* Most federal loans issued before July 1, 2010 were made through the Federal Family Education Loan (FFEL) program. If you’re not sure which type of federal loans you have, log in and check your record on StudentAid.gov. If you don’t want to consolidate your FFEL loans into a Direct Consolidation Loan, you may be able to enroll in a different plan called Income-Based Repayment (IBR). However, your monthly payments may be higher and you may end up paying for a longer period of time than you would under REPAYE.

** The only income-driven plan available for Parent PLUS loans is the Income-Contingent Repayment (ICR) plan, and the Parent PLUS loan must first be consolidated into a Direct Consolidation Loan to become eligible for ICR. For more information about ICR, click here

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Many low-income students who get enough aid to cover their tuition still struggle to pay for other basic college costs, including textbooks, transportation, room and board. These make up most of the cost of college for students at public four-year and community colleges. That’s why free tuition alone won’t solve the college affordability problem. The America’s College Promise Act introduced yesterday recognizes this by adding something with the potential to be far more transformative: a "maintenance of effort" provision aimed at making states hold up their end of the bargain when it comes to college funding.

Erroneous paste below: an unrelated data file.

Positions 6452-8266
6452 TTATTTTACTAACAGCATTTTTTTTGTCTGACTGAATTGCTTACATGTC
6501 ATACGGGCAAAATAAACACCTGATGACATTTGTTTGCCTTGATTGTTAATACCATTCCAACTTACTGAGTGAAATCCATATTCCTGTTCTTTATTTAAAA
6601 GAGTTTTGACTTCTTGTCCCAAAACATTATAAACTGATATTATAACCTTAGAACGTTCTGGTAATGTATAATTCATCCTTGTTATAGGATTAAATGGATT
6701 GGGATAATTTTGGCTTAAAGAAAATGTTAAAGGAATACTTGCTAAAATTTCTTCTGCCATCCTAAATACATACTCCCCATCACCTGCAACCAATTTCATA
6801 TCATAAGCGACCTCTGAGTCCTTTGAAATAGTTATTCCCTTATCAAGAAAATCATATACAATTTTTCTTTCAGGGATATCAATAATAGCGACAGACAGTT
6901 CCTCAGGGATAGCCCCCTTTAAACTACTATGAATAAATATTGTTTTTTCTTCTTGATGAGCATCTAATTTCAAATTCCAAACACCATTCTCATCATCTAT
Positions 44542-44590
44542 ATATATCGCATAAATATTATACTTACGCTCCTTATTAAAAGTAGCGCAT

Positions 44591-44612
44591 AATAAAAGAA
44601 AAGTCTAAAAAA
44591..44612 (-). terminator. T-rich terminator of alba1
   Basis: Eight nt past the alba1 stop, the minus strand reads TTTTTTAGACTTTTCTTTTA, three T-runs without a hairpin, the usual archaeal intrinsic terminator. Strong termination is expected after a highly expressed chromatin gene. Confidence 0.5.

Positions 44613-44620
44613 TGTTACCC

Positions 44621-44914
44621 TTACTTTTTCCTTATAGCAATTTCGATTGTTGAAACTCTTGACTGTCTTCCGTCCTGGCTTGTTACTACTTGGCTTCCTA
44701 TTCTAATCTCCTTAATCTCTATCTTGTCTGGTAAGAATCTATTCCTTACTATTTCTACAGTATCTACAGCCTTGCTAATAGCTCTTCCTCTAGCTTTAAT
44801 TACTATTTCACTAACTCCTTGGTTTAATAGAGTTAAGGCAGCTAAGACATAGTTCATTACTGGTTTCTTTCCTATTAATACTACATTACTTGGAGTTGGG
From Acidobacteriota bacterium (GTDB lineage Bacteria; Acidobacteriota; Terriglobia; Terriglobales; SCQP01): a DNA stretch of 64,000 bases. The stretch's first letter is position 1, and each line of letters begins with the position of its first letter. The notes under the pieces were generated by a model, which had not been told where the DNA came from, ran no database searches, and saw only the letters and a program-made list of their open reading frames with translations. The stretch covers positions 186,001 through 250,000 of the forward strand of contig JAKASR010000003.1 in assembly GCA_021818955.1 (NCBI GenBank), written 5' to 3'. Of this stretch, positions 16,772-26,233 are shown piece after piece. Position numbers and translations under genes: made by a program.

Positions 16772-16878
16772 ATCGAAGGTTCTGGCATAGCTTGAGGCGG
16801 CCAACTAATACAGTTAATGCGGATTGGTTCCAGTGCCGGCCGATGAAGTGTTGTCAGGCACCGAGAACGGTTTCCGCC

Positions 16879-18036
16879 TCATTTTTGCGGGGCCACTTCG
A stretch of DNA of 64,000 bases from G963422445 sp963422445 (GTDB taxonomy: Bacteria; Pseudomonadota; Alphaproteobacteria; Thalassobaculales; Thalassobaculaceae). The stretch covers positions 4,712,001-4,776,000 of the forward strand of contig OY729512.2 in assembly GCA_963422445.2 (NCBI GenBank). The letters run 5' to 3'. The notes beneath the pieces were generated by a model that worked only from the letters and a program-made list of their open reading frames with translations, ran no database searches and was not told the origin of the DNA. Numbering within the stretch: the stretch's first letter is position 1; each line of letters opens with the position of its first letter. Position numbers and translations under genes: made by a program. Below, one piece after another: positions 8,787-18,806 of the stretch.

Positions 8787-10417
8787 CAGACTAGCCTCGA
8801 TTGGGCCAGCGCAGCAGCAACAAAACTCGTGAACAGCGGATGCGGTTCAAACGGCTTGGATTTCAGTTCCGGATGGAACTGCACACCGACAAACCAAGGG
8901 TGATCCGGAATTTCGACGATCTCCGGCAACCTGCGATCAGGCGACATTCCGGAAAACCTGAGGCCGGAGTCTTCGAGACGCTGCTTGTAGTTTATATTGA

States are critical players in keeping college affordable, but they have also been complicit in the rise of tuition and student loan debt by letting higher education get squeezed out of state budgets. The decline in per-student state funding for higher education has been well documented, as has the resulting impact on public college costs. Without federal intervention, higher education funding is likely to keep getting squeezed out, to the detriment of students, families and our economy. The legislation introduced yesterday includes such an intervention: it requires states to keep their funding levels up, in addition to eliminating tuition at community colleges, if they want to access new federal dollars. That’s why the state maintenance of effort requirement in the legislation is so important.